However, in true protean fashion, the band can switch gears with fluidity, exploding in blast beat blitzkrieg in “Fleshworld” or raging through heavy grooves in “God’s Animal” and “Damocles Fall” and even immediate, catchy anthems with “Consciousness.exe”. There are even moments of psychedelic introspection, an LSD trip gone horribly wrong with closer “Hole” featuring the exquisite saxophone of Lamont. Universal Death Church is a record that has everything, and if anyone has been sleeping on Lord Mantis, it is about time to wake up. – Spyros Stasis
Necropanther – The Doomed City (Independent)
I hardly remember when I last listened to a band that’s as confident in their sound and outrageously fun as Denver, Colorado’s Necropanther. Much like their awesome 2018 record Eyes of Blue Light, The Doomed City is another non-stop blitz of melodic death and thrash metal constructed around sci-fi tropes. With the group’s thematic focus shifting away from Frank Herbert’s Dune and towards Michael Anderson’s cult flick Logan’s Run, the music gains a slightly harder edge. Riffs, blast beats, and growls hit more precisely and roll less freely, but lose none of their immediacy as if trying to convey the urgency and fight for the life of the film’s titular character. An album that I can wholeheartedly recommend to, well, everyone. – Antonio Poscic
PH – Osiris Hayden (Svart)
Mr. Peter Hayden Band is one of the most mysterious entities to enter the rock scene in recent memory. Hailing from Finland, the band shares much of the spiritual DNA that has defined their compatriots, mystic ritualists Dark Buddha Rising, and black metal psychonauts Oranssi Pazuzu. Through the years, Mr. Peter Hayden Band has made one thing certain: This is all an experiment. Throwing together minimal ambient, psychedelic rock, krautrock, and doom metal, the band has built an exquisite discography, yet it feels like everything is only now beginning with Osiris Hayden.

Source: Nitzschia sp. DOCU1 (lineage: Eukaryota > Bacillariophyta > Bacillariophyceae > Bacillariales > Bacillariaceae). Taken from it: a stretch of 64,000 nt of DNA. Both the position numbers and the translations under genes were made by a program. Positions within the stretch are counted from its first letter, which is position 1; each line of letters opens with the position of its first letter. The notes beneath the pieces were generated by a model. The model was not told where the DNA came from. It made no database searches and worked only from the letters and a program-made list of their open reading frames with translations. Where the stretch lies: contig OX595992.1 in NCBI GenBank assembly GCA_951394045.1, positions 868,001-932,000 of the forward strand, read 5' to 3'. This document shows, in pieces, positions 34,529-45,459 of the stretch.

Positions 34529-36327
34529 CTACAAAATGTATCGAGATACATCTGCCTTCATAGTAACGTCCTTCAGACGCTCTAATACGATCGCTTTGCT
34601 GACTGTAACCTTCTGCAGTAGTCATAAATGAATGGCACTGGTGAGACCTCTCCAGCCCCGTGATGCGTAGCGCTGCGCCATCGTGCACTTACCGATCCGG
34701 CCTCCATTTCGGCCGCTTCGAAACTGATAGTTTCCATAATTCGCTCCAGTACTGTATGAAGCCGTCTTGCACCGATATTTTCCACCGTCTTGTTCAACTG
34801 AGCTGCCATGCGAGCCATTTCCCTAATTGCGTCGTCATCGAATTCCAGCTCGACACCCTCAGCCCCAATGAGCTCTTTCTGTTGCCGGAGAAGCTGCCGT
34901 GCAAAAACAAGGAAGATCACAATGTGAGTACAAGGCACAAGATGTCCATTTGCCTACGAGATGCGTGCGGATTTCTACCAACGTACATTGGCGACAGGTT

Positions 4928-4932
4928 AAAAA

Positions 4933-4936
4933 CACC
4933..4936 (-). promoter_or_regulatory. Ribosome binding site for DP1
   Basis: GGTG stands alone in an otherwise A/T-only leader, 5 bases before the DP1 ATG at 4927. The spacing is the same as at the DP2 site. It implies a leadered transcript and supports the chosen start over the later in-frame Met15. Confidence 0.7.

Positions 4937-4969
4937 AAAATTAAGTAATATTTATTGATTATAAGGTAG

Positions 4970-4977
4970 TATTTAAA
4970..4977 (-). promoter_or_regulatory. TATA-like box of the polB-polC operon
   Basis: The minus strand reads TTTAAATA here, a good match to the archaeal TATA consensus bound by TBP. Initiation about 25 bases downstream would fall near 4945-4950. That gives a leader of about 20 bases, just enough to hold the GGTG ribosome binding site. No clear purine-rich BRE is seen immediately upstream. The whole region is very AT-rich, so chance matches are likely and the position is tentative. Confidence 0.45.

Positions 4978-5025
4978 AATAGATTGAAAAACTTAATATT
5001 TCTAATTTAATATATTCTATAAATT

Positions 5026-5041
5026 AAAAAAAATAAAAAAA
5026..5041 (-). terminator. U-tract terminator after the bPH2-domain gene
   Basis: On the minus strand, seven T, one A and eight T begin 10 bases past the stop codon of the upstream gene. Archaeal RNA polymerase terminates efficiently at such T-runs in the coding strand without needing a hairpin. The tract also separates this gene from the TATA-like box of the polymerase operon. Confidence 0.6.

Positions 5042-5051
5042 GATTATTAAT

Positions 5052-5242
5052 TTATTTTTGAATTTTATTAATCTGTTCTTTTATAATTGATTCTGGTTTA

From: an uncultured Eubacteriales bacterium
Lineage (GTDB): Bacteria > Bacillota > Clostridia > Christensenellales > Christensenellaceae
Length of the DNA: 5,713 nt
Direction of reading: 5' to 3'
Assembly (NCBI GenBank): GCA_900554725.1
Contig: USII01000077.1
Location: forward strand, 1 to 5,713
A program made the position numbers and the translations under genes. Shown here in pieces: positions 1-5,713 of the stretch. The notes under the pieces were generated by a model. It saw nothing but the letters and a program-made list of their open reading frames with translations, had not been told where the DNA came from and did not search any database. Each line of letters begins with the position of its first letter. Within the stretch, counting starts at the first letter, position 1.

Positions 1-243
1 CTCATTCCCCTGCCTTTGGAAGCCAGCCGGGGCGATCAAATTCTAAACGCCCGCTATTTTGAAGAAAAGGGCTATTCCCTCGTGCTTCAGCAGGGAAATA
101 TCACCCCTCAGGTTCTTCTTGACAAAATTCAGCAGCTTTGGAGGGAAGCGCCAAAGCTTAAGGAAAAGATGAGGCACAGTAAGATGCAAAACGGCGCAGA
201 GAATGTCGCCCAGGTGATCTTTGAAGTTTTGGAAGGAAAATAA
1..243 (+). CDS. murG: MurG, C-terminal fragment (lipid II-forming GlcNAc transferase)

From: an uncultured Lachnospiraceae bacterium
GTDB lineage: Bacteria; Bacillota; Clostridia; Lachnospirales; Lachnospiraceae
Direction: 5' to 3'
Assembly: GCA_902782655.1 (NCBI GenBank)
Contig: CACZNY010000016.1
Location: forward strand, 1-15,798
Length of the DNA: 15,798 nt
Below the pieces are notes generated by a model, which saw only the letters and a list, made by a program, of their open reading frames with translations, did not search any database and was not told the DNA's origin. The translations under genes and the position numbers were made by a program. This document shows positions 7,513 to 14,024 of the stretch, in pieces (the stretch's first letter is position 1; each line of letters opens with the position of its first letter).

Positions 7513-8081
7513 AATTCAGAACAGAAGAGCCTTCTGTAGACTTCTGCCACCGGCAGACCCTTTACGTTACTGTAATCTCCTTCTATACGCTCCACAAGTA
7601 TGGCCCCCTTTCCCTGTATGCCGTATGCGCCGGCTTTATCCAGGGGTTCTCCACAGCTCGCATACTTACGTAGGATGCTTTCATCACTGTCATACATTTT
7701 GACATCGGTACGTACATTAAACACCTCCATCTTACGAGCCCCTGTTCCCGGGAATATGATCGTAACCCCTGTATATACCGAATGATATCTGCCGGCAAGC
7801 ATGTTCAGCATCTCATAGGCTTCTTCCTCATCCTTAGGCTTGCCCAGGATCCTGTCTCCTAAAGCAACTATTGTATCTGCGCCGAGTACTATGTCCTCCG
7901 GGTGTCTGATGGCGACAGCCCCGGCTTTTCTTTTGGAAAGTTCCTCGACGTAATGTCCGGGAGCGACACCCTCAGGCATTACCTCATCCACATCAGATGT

Shedding their skin, the band switched their name to PH, signaling a moment of change. That is further illustrated from the opening notes of “Three of Wands”, where the minimal aptitude collides with the space rock element and electronic backbone. Tribal percussion awakens in “Emergence”, adding to the spiritualism of Osiris Hayden, resorting to a strange ambivalent progression, before making a complete turn, diving into the harder industrial influence of “Justified” and “Sun Sets for One”. Even more apparent is the presence of electronica, with the short interlude “M47eria Prima”, reshaping the band’s identity in just over two minutes.
Yet, it is PH’s psychedelic pedigree that molds most of their latest work. Their grasp is vast, going from moments of perfect introspection, with the hazy and otherworldly “Uhrilahja”, to open and undiluted Krautrock bliss in the fantastic “Origo” and “Ad Coronam”, before reaching an interstellar level with closer “Tachophonia”. Much like their record’s namesake, PH has spent its time in the underworld waiting, but finally, the moment of resurrection has arrived, and it is glorious. – Spyros Stasis
Schammasch – Hearts of No Light (Prosthetic)
While not quite rivaling the breadth of 2016’s triple record Triangle, Hearts of No Light compresses and amplifies that same sprawling, expansive style which made the Swiss quintet stand out among their avant-black peers. Throughout the nine songs, each of them a microcosm of sound and atmosphere, Schammasch move from the monumental post-metal and atmospheric black metal buildups of “Winds That Pierce the Silence” and “Qadmon’s Heir”, wander through meaty doom-sludge explosions on “Ego Sum Omega”, and turn to their black metal ids on the aggressive “Rays Like Razors”, “I Burn Within You”, and “Katabasis”. And amongst this crushing metallic heaviness, they even throw a Joy Division inspired curveball in the form of the odd but excellent “A Paradigm of Beauty.” – Antonio Poscic